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Starlin Castro: Pulling himself back together

Starlin Castro was just named to his third All-Star team. What has he done to get back on track after a miserable 2013?

David Banks-USA TODAY Sports

Let's take a trip down memory lane. About a year and a half ago, Starlin Castro posted back to back 3.1 fWAR seasons and earned himself two All Star nominations at the young age of twenty-three. Despite falling below a 100 wRC+ in 2012, optimism remained high due to his combination of youth, talent, and potential. Then 2013 reared its ugly head and Castro was a disaster, posting offensive lows across the board and in the process, going from being considered one the brightest young stars in the game to a replacement level player, at best.

The culprit behind his downfall can be attributed to his erosion of plate discipline. Since coming into the league, his BB/K ratio had fallen each year. To make matters worse, his lack of discipline was also affecting his ability to make contact:

Season BB% K% BB/K Contact%
2010 5.70% 14.00% 0.41 85.90%
2011 4.90% 13.40% 0.36 85.10%
2012 5.20% 14.50% 0.36 83.10%
2013 4.30% 18.30% 0.23 82.00%

Sometimes, this sort of decline can be acceptable if there is a tradeoff for power, but this was not one of those cases. Castro never has been, and likely will never be a power hitter, primarily because he lacks opposite field power.

Using FanGraphs interactive spray charts, we can look into Castro's production through his 2013 season. Here, red dots represent outs, grey singles, light blue doubles/triples, and dark blue home runs:


As alluded to before, you can see right field has been a black hole throughout Castro's career. If Castro had kept this trend up it seemed he was destined for mediocrity; however, Castro has made adjustments. To begin, let's take a look at his swing percentages trends:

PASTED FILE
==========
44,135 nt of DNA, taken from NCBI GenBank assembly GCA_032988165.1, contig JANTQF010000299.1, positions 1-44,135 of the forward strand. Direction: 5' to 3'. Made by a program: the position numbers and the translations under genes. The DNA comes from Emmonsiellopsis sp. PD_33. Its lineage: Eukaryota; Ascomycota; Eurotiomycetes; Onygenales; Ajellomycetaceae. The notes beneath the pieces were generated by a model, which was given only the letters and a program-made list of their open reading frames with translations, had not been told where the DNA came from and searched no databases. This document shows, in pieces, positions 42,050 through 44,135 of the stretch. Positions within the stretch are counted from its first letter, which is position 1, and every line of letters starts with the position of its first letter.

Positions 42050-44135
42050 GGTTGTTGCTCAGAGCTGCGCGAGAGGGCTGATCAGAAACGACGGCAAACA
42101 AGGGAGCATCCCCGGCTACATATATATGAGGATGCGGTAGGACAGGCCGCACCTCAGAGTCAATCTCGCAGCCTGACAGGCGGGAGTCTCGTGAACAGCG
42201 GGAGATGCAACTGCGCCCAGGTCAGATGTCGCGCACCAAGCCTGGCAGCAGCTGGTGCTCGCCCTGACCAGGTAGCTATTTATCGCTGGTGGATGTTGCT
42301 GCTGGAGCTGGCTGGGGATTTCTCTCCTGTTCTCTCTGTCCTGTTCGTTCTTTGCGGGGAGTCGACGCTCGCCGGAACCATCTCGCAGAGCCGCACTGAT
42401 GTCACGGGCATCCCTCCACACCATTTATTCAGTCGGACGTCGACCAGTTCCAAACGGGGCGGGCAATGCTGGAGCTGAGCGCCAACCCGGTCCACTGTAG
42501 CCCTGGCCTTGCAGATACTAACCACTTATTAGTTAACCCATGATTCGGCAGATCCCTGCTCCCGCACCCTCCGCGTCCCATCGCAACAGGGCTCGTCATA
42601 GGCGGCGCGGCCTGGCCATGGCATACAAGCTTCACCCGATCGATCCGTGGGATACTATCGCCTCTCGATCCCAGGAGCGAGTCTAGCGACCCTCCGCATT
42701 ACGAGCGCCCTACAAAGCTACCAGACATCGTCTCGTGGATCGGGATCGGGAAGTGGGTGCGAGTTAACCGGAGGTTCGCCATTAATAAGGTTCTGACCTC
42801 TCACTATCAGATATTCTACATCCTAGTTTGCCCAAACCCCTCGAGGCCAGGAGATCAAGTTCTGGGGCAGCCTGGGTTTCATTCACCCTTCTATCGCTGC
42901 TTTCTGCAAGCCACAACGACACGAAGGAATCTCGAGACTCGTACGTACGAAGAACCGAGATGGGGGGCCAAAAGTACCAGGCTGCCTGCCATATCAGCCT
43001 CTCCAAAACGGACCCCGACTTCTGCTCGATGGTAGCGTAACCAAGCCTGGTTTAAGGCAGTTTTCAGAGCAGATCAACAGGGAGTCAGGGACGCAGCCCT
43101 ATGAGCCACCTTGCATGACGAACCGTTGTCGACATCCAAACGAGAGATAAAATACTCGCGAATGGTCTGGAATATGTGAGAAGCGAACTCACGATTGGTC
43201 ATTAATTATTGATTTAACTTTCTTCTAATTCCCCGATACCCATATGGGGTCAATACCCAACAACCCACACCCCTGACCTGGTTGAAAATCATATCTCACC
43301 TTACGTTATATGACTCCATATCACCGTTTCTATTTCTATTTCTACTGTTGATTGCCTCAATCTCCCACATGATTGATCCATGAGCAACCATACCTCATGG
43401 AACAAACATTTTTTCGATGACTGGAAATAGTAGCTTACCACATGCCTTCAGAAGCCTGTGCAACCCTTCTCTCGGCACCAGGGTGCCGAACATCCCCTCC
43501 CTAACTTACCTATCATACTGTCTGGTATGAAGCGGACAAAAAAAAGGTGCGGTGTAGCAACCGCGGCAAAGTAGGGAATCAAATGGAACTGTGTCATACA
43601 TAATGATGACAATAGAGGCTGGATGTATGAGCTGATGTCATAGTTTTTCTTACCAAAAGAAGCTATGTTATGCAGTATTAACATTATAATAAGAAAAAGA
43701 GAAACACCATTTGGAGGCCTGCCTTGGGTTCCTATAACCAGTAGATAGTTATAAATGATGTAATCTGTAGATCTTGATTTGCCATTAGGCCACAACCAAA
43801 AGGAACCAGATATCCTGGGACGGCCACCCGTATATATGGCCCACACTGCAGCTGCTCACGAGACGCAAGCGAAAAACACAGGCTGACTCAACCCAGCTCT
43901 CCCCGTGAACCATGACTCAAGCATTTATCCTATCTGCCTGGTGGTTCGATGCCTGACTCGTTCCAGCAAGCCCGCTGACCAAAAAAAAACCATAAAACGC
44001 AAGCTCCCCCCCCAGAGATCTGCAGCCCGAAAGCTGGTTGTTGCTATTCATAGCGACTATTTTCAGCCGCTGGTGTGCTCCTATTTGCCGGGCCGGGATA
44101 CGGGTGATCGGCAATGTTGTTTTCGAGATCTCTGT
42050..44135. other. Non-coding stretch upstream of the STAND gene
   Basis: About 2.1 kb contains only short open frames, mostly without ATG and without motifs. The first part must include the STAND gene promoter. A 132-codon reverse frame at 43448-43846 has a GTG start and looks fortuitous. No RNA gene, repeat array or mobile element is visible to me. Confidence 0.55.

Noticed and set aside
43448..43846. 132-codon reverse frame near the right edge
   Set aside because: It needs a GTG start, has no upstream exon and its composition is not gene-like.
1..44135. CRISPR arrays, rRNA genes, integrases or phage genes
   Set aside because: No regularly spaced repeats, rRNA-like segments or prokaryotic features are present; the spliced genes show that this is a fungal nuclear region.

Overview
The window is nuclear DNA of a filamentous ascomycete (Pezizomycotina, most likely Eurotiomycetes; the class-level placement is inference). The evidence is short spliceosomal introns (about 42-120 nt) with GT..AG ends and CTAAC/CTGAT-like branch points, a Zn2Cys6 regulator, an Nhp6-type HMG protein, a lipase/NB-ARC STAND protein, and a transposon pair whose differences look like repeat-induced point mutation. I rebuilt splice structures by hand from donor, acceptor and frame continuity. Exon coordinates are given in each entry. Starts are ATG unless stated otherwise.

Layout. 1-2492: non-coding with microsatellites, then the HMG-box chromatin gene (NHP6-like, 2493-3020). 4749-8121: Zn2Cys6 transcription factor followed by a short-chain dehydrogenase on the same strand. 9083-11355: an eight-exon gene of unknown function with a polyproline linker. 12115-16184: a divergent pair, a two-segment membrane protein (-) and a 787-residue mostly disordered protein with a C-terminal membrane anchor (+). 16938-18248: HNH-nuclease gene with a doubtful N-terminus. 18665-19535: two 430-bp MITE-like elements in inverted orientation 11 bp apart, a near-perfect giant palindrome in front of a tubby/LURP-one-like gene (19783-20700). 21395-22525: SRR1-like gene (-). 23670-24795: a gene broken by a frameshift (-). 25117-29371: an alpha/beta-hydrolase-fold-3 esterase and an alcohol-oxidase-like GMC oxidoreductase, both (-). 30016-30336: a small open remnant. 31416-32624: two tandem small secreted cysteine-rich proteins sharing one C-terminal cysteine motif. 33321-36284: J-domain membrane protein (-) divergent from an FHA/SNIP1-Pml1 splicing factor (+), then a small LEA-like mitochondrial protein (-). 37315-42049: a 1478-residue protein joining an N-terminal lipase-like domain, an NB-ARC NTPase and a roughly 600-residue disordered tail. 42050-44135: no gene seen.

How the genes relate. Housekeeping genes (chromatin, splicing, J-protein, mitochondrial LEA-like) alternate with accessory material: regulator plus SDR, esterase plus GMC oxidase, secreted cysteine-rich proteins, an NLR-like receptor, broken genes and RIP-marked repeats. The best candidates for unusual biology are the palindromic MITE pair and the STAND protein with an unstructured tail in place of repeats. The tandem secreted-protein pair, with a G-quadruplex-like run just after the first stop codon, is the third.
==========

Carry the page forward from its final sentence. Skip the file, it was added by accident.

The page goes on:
As we can see, Castro tightened up his strike zone by laying off pitches out of the zone. This is also reflected in his O-Swing%, which is down about 2% compared to last year, while remaining steady with pitches within the zone (only a negligible .3% decrease). As you can imagine and no doubt have noticed by now, this has also allowed Castro to hone in on pitches within the zone, specifically pitches on the inner-half, typically a wheelhouse for hitters. By doing this, Castro has begun to pull the ball with greater frequency, reversing a two year skid.


Finally, by focusing on pulling the ball with pitches in the inner-half of the zone his ISO throughout the entire inner-half of the zone has shot up dramatically:


What does all this mean? There is evidence to suggest Castro has improved his plate discipline, not only through walking more and striking out less. This is true, but more importantly, by cutting out the clutter, Castro has focused in on an area of strength, pulling the ball. In doing so, he has pulled himself out of the rut he fell into last year and back to being an above average hitter.

Being in the league since 2010, it's easy to forget Starlin Castro is only twenty-four years old. Adversity with young players is to be expected, even after being in the league for a while. Some players don't make their Major League debut till way after twenty-four, if even that. The fact that Castro was called up at such a young age and stuck around as long, speaks to the ability his possess. He is a talented hitter who fell on hard times last year, yet through this adversity he made adjustments to his game, he might not otherwise have done. Given his young age, talent, and the adjustments made, Castro's future looks to be back on track, and bright as ever.

All statistics and info courtesy of FanGraphs.

Anthony Joshi-Pawlowic is a contributing writer at Beyond the Box Score. You can follow him on Twitter at @AJP13237.